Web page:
Austintown police bring in new personnel to train for full timePublished: 4/10/13 @ 12:00
By Susan Tebben
The Austintown Police Department is trying to increase the ranks of its reserve-officer program, but as fast as officers get into the program, they are needed for full-time work.
The reserves are ready to go, however, after getting training from the Austintown officers themselves.
At Monday’s township trustee’s meeting, Hannah Banks, David Yohman, Adam Hess and Dominic Cicozi were sworn in as reserve officers effective Monday, Tuesday, today and Thursday, respectively.
The officers bring the reserve officer total to seven, on the way to the 10 that Police Chief Bob Gavalier hopes to have.
“We thought it was a realistic shot” to get 10 officers, Gavalier said. “We used to have over 20, but it’s going to take a couple years to get to the 10 we want.”
The forces aren’t up to that number yet because of the four to six months it takes to train the officers, a limited amount of full-time officers who can train the reserves and an increase in turnover from retirements and promotions within the department. The turnover is expected to continue with three more retirements set to happen within the year.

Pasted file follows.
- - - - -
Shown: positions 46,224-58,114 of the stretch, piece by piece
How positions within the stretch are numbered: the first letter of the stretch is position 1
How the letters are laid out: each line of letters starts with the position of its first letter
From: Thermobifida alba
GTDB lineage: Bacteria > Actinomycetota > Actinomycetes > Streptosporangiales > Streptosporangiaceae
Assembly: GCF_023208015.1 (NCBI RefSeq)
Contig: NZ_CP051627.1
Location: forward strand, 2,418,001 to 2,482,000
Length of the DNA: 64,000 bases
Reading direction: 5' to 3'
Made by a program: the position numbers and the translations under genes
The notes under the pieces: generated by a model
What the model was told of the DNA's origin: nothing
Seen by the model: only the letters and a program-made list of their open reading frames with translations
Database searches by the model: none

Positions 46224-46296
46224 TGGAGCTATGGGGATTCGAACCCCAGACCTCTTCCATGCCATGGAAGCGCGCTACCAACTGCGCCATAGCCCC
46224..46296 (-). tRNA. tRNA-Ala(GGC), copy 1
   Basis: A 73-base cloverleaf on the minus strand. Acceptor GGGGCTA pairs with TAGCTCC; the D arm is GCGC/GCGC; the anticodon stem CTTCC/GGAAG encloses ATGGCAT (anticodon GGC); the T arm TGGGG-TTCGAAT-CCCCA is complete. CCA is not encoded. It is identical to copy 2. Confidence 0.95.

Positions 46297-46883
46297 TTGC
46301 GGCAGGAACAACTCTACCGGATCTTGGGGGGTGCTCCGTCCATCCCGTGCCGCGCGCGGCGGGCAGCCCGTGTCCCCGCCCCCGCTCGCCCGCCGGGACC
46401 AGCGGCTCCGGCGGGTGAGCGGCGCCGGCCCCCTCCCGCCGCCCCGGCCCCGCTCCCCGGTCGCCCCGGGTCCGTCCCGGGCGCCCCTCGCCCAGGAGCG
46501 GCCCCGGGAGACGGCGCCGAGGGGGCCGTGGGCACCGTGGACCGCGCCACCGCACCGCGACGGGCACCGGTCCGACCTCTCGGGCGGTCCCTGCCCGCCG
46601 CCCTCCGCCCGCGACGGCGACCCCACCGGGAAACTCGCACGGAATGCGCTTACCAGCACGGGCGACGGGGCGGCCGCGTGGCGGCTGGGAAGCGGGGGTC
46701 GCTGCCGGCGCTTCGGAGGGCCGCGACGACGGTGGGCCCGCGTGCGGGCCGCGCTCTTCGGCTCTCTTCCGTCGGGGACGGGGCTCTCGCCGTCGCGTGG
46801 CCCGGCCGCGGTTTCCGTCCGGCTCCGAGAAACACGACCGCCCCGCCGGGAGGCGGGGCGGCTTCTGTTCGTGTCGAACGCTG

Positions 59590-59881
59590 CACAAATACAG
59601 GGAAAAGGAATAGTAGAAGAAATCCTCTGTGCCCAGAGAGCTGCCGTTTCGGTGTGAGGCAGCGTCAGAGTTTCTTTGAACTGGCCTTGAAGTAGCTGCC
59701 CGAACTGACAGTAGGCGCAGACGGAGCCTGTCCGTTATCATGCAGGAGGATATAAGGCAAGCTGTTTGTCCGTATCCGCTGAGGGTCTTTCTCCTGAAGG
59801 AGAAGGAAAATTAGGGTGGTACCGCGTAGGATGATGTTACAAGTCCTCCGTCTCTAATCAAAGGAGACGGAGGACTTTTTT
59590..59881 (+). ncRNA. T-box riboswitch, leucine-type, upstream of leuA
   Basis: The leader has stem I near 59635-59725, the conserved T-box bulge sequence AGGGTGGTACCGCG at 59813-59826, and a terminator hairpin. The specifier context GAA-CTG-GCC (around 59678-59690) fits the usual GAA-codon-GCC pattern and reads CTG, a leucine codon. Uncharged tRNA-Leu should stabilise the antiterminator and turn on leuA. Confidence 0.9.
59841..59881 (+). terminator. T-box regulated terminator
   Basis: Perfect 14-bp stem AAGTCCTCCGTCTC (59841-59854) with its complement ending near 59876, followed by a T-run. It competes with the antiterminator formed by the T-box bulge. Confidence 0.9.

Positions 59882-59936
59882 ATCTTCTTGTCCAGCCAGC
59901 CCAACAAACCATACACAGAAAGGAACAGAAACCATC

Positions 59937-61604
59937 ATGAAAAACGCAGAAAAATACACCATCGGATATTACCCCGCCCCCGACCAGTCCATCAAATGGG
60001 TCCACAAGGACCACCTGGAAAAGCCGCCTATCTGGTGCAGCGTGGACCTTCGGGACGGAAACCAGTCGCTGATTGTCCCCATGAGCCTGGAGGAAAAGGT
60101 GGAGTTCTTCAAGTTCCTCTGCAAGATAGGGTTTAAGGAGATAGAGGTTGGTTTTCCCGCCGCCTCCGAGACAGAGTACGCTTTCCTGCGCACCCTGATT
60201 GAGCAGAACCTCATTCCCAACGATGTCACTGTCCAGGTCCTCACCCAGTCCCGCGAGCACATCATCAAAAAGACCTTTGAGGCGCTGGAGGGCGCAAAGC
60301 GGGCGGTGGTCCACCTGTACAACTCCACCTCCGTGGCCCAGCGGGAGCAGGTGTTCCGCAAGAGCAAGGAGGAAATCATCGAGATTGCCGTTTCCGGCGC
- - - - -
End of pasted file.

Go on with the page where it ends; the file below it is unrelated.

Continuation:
“Because of the time it takes, we can only do about three or four at a time,” said Gavalier — a reserve officer himself when he started.
The officers have to put in at least 32 hours to stay in the reserve force, and more if they want to learn more about being an Austintown police officer.
“A lot of people look at this reserve program as a steppingstone, and we expect a lot from the reserve officers,” Trustee Jim Davis said as the officers were sworn in.
The reserve program gives both the officers and the department an edge because the officers are out on the streets where they would work as full-time officers, and the department gets to see how they work before they are hired on.
The department pays for the uniform for a reserve officer, about $1,200 to $1,500 for all equipment, and the training is paid for by the department as well.
“You can’t really put a price on the training,” Gavalier said, because the training is done within the department and by the officers the reserves would be working with on a daily basis.